In other news, the Professor is gone for 2 weeks to Florida to visit family. Boo. My Aunt just turned 60 and we had a nice party. Maggie Pearl appears to have had a stroke, which is upsetting. My brother's girlfriend Christina just returned from Spain, where she visited Ibeza, among other locales. LoneStar keeps on keeping on. And that's all the news that's fit to print.

Wednesday, July 07, 2004

My updating has fallen off terribly. I'm just not reading very much right now, unfortunately. Not sure if it's a lull in the current books, or if it's just a product of summertime, when the livin' is easy.

I do have all of my books unpacked now, and my study is almost in shape. I love it!

I'm still reading Midnight's Children, and still enjoying it, whenever I have a chance to sneak a few pages.

I did finish one book last week though. It was Debugging the Development Process by Steve Maguire.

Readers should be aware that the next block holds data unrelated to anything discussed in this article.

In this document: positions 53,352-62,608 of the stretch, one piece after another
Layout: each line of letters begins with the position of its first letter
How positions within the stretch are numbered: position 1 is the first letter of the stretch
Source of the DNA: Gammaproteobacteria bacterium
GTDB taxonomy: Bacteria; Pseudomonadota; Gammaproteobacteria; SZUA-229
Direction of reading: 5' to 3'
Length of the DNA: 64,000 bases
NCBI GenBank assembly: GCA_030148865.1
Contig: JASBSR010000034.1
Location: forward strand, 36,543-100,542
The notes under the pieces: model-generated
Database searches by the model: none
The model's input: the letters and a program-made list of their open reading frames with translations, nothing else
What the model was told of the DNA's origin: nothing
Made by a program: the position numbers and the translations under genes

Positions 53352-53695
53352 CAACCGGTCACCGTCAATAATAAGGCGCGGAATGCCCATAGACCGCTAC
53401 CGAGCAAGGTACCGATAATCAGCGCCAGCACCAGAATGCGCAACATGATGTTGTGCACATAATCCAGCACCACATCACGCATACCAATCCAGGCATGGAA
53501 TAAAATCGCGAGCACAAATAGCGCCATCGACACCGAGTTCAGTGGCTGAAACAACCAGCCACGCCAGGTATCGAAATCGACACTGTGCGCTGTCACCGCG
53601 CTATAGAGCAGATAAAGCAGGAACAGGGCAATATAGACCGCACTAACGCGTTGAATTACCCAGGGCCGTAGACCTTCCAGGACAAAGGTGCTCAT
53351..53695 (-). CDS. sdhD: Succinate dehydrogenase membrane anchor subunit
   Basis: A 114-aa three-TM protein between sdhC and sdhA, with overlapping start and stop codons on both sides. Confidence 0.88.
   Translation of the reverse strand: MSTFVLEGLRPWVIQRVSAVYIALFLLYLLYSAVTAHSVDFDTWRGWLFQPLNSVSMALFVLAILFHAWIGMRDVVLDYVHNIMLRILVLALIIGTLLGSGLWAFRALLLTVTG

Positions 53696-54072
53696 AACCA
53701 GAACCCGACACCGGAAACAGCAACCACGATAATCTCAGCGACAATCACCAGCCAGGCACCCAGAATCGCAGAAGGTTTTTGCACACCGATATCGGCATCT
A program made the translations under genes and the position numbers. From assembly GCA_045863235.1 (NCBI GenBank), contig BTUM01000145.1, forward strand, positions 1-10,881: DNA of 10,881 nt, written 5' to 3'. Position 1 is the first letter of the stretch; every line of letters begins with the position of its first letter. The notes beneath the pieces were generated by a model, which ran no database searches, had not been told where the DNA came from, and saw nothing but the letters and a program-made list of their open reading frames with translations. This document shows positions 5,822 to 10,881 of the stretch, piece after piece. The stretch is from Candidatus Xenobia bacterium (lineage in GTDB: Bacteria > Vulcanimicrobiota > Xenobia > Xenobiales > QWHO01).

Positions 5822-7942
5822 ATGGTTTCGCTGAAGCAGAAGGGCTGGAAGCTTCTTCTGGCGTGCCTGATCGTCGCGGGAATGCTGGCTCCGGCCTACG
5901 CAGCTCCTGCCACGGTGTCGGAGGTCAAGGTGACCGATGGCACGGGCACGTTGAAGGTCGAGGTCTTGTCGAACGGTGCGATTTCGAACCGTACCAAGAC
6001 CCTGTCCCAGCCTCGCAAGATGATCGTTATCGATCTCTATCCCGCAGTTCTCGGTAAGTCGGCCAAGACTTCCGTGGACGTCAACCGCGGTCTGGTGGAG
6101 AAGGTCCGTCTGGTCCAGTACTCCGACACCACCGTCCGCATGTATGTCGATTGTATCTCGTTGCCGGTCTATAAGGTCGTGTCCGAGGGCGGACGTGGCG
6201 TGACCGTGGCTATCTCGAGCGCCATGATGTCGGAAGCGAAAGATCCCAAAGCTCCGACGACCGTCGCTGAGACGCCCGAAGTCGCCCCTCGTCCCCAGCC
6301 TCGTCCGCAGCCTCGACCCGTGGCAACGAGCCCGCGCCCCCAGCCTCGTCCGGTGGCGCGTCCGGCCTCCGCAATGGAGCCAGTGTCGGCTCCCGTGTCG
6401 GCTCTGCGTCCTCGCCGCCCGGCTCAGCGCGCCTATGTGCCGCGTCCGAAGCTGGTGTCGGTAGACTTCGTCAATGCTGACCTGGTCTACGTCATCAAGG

Debugging the Development Process by Steve Maguire
David Stafford gave me this book when I was a young computer artist, ten years ago. I read it then, and re-read it now with more battle weary Program Manager eyes. It still holds up. Maguire is a veteran of the early days of Microsoft. His book is among the best I've read on how to run a software project. It is filled with great tips and hard won experience. It focuses primarily on how to ship quality software on time without overworking your team. As anyone who works with me knows, this is a topic I think a lot about. Maguire's ideas are as valid now as they were ten years ago. A book that anyone who indends to derive a living from shipping software should read.